Figure 1: The iMuSciCA cross-disciplinary approach, among many other activities, allows the design of virtual 3D virtual instruments using real-world physical quantities, along with informative visualisations of sound (timbre/harmonics) and music.
Expertise and technologies: a cross-discipline consortium
This multi-facet approach to learning could only be achieved by a consortium comprising partners who not only bring unique expertise but are also in a position to understand and develop ideas and technologies across disciplines. ATHENA Research and Innovation Centre focuses on interaction with 3D technologies, but also has expertise in developing educational as well as music software. The University College at Leuven-Limburg (UCLL) developed the overall pedagogical design and evaluation of the outcome of the entire project. Ellinogermaniki Agogi, a private school in Greece, implemented pilot tests and helped in developing lesson plans, involving a multidisciplinary team of teachers (from music to physics). The Institute de Recherche et de Coordination Acoustique Musique (IRCAM) in France developed the real-time sound synthesis algorithm and actuation technology, involving tech experts who are also musicians. Leopoly, a Hungarian SME, contributed with their expertise in 3D interactive object design. Cabrilog from France offered tools for interactive education in mathematics. Spanish WIRIS contributed with their handwriting recognition technologies along with musical tools that took advantage of mathematical formulas and geometric shapes. The University of Fribourg in Switzerland worked on handwriting analysis and workbench integration and, with ATHENA, in deploying biometrics sensors for assessing implications of the iMuSciCA approach in (deeper) learning.
Evaluating the iMuSciCA approach
Research teams in Greece, Belgium and France initially investigated the usability of the iMuSciCA workbench by co-creating lesson plans and educational scenarios with teachers and then conducted pilot studies between November and December 2017. Both teachers and students gave positive feedback along with some comments that were integrated in subsequent versions of the workbench. The final version of the workbench during the time span of the project, included complete localisation with translations on all tools; this, along with the improved usability, allowed for a final pilot testing in two phases from September 2018 to May 2019, to assess the effect of this approach on deeper learning, without the barrier of the UI being presented in a foreign (to non-English speakers) language. The deeper learning evaluation procedure established by the pedagogical team is based on an approach proposed by the Hewlett Foundation and it was based on questionnaires for students and teachers. The results of this study (currently available on [L2]) indicated that the iMuSciCA approach is effective for facilitating deeper learning. Acceptance of iMuSciCA by teachers seems promising, with teachers’ communities forming in the countries involved in the pilot studies.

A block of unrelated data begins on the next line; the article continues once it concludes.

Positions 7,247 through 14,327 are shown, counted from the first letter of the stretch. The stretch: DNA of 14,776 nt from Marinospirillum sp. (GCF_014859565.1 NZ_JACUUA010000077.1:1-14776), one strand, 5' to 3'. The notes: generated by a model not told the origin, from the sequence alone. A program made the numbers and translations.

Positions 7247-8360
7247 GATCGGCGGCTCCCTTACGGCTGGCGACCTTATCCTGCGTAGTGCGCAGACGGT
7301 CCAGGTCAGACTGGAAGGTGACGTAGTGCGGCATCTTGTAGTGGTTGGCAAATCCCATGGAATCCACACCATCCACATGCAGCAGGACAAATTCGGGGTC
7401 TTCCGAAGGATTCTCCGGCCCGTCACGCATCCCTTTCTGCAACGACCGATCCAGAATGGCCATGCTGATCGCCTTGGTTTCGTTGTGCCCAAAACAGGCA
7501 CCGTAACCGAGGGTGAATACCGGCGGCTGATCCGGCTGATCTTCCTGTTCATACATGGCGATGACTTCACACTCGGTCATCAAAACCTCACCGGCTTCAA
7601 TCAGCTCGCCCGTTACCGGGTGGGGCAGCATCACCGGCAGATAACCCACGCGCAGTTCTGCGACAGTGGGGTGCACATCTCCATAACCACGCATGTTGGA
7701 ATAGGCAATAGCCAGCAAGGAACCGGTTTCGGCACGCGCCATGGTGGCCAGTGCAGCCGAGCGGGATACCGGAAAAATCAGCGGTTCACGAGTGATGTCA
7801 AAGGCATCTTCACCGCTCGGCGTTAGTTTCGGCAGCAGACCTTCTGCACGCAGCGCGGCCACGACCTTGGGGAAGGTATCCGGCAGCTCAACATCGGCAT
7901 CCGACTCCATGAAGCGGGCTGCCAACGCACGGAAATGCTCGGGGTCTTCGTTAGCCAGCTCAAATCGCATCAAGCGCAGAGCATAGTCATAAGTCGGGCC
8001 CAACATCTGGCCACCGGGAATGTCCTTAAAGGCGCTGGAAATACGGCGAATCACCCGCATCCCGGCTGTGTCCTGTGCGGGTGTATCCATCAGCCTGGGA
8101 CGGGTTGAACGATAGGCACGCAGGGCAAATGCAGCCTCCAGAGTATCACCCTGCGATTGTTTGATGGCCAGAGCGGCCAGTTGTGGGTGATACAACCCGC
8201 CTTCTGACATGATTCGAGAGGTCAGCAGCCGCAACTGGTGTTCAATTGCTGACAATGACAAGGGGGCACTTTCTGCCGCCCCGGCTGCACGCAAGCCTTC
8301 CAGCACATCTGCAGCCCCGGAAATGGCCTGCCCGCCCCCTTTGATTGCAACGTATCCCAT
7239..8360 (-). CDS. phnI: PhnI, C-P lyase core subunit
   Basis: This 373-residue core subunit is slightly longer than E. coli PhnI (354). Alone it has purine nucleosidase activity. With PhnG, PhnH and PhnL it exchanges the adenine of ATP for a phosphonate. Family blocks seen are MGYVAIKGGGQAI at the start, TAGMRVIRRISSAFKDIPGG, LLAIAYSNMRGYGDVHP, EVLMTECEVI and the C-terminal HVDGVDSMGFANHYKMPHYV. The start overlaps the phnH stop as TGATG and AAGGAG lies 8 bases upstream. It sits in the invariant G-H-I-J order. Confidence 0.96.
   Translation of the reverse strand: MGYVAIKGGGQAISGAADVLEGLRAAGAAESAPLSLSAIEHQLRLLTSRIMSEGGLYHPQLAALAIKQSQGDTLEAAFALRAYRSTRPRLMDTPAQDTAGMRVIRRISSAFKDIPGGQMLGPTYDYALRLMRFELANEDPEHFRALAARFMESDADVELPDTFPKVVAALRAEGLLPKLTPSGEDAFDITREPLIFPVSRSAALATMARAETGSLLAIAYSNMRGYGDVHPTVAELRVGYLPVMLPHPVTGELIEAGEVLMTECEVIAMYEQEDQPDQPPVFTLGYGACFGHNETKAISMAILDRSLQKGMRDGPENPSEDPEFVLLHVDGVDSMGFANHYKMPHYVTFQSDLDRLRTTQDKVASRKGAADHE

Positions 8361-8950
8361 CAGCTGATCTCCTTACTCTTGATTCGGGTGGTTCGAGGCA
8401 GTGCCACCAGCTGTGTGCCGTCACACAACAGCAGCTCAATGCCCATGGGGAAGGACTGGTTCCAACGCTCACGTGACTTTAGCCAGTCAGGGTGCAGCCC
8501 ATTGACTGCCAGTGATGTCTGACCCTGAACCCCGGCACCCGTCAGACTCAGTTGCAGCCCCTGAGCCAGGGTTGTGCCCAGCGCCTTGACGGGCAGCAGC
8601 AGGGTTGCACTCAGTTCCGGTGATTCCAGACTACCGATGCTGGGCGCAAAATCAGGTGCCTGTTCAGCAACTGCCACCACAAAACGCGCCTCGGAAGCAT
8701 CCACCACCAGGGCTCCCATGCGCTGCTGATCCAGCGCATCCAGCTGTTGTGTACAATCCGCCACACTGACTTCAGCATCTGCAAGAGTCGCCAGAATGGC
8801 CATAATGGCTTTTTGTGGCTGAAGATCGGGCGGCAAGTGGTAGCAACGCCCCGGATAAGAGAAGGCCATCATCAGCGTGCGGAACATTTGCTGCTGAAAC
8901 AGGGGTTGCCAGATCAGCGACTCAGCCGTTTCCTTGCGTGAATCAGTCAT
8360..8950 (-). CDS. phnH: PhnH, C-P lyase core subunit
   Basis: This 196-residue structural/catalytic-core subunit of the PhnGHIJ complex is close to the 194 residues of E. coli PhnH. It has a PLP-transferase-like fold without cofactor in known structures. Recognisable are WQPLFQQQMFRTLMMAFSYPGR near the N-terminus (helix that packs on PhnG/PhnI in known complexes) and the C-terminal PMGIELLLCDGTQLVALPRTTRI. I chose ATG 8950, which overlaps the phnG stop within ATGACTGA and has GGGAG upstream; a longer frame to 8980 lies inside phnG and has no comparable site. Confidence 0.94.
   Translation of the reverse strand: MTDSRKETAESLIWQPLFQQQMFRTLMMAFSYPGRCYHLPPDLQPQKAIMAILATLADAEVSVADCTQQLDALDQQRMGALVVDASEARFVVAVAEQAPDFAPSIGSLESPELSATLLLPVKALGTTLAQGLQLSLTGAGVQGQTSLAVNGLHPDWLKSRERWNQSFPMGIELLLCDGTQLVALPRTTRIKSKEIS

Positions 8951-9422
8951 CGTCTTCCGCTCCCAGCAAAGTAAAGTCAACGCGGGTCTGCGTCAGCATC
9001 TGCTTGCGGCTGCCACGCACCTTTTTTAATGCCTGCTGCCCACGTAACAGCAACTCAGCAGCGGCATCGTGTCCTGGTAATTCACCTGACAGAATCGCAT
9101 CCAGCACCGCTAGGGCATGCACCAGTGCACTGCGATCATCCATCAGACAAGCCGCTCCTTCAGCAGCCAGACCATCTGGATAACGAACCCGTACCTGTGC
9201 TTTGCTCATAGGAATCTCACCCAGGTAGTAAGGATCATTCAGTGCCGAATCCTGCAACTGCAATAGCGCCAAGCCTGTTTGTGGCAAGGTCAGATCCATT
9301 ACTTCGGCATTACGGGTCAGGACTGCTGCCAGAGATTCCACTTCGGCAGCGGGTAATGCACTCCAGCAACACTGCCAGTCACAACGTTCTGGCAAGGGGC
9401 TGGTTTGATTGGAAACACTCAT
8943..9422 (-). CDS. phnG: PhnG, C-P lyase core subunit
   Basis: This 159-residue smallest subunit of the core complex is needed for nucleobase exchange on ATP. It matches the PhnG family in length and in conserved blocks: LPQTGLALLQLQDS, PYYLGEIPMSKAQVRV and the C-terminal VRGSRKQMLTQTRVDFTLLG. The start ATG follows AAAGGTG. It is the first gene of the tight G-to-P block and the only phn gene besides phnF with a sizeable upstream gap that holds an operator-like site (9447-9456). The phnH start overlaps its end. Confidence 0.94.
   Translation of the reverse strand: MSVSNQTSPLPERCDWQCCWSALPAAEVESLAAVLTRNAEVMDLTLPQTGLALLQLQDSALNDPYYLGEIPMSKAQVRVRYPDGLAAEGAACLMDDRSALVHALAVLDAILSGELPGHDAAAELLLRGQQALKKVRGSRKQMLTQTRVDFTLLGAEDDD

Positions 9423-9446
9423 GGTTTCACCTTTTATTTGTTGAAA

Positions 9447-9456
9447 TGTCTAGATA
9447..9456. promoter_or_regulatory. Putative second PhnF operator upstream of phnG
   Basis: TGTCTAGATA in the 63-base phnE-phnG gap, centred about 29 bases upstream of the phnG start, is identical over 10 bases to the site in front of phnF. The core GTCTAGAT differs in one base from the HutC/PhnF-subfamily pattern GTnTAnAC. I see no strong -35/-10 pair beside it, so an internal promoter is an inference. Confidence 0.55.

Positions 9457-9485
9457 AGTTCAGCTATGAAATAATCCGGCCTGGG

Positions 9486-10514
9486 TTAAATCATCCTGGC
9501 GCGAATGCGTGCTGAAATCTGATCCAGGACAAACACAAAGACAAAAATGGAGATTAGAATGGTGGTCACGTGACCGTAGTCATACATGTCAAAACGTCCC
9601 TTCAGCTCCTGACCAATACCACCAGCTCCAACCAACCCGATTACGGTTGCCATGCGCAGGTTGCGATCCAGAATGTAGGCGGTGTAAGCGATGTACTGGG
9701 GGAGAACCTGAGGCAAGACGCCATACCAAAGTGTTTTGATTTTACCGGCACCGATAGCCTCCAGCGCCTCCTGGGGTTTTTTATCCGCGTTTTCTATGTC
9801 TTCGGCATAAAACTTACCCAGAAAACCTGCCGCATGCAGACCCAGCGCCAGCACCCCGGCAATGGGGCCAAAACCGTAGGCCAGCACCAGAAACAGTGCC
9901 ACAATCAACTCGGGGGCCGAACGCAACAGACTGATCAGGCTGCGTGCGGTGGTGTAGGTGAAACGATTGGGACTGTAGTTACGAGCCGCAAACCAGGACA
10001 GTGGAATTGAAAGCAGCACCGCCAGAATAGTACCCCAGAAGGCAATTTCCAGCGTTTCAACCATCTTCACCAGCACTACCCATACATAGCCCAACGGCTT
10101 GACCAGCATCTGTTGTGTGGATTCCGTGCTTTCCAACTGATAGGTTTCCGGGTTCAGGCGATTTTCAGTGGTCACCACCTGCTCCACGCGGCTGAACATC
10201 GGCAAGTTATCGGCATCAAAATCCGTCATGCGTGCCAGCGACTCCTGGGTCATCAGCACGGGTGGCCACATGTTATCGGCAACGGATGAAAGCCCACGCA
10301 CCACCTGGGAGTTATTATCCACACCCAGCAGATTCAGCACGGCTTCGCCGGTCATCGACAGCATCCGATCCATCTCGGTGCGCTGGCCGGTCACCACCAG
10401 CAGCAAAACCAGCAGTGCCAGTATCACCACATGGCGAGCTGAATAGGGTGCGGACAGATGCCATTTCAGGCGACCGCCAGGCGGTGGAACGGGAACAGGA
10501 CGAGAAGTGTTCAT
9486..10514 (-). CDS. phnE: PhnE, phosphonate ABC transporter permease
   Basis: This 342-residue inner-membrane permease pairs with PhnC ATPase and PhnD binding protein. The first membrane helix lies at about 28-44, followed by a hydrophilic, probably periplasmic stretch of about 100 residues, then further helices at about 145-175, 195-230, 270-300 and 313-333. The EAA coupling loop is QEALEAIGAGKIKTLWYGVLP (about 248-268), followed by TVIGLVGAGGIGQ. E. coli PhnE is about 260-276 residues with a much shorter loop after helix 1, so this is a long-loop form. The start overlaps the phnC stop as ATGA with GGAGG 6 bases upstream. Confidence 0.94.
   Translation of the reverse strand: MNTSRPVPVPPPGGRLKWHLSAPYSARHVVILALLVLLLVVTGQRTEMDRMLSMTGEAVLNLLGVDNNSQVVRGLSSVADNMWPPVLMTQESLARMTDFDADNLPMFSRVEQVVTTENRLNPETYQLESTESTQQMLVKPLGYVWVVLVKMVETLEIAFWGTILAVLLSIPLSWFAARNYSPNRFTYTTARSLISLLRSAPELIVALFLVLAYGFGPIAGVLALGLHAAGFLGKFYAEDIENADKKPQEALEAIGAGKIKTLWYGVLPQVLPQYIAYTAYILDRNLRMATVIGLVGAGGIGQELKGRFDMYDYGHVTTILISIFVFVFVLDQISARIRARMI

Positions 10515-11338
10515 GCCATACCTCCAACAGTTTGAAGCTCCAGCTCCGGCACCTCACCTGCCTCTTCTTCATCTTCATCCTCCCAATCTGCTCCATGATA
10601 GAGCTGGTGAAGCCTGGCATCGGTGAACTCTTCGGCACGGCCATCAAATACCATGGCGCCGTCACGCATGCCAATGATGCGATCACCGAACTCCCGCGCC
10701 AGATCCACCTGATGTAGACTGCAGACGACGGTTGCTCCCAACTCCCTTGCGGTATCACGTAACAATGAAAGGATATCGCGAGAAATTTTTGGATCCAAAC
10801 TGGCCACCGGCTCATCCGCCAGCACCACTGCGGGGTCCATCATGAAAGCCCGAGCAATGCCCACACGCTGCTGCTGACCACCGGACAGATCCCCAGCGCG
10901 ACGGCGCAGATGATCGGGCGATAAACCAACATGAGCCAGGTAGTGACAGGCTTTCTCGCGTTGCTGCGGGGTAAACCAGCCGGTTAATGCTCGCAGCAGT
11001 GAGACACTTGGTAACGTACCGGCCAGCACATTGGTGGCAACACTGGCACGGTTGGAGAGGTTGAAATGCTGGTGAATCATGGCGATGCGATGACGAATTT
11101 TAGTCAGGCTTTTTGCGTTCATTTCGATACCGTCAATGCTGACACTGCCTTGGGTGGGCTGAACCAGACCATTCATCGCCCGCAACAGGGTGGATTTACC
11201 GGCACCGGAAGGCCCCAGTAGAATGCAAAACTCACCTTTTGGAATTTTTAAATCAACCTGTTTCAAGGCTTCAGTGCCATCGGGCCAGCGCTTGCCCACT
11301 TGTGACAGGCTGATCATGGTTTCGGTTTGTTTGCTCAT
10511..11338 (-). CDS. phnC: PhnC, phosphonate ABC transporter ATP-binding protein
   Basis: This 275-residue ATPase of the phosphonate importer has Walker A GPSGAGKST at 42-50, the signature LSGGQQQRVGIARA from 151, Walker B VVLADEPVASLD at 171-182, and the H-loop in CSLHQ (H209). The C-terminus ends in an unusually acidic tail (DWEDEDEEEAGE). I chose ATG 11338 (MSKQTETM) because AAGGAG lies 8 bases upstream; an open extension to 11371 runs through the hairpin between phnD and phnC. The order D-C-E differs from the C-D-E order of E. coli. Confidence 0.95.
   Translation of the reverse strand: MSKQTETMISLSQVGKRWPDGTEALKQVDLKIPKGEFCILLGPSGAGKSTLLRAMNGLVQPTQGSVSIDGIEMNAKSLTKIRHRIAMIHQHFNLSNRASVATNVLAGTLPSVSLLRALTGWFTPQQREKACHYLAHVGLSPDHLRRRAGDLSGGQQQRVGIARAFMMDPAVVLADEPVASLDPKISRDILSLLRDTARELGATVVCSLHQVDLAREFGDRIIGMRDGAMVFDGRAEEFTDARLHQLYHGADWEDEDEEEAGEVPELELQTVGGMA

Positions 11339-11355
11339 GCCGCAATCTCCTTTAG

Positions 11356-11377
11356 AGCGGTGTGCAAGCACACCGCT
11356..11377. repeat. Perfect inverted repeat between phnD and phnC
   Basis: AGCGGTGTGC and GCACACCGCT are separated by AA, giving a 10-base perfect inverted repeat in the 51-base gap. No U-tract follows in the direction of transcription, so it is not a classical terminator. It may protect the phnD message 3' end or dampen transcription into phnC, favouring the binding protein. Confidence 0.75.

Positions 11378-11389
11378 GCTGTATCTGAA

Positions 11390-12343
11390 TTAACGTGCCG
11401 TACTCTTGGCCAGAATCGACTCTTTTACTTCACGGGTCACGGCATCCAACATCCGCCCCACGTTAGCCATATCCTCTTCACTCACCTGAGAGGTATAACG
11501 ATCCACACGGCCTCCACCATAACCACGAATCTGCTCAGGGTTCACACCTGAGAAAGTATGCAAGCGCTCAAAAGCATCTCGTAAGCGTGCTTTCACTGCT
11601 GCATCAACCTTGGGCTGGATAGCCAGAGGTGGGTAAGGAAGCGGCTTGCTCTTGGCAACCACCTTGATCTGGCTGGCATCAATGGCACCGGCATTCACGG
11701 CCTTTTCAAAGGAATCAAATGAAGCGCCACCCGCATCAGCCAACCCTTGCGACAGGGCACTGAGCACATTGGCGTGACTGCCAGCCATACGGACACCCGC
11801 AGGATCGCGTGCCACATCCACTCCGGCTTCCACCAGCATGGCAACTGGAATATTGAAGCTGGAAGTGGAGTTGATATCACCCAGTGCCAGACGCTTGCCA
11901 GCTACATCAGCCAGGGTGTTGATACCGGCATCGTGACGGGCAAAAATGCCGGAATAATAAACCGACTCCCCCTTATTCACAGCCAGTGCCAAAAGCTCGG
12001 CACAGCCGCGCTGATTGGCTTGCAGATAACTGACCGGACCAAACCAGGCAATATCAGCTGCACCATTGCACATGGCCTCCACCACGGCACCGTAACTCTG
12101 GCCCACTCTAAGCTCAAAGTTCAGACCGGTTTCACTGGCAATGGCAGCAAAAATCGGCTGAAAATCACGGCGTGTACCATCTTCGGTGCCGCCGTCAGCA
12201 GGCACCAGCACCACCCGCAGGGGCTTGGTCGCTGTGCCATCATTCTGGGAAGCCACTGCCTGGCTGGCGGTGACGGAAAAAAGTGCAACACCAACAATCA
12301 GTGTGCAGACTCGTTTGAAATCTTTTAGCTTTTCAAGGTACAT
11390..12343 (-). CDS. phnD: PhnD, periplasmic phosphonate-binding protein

K. Kritsis, et al.: “iMuSciCA: A Web Platform for Science Education Through Music Activities”, in Proc. of the Web Audio Conference 2019 (WAC ’19). Trondheim, 2019.
 E. Andreotti, R. Frans: “The connection between physics, engineering and music as an example of STEAM education”, Physics Education, 54, 2009. http://doi.org/10.5281/zenodo.3358408
Maximos Kaliakatsos-Papakostas, Vassilis Katsouros, Athena Research and Innovation Centre, Greece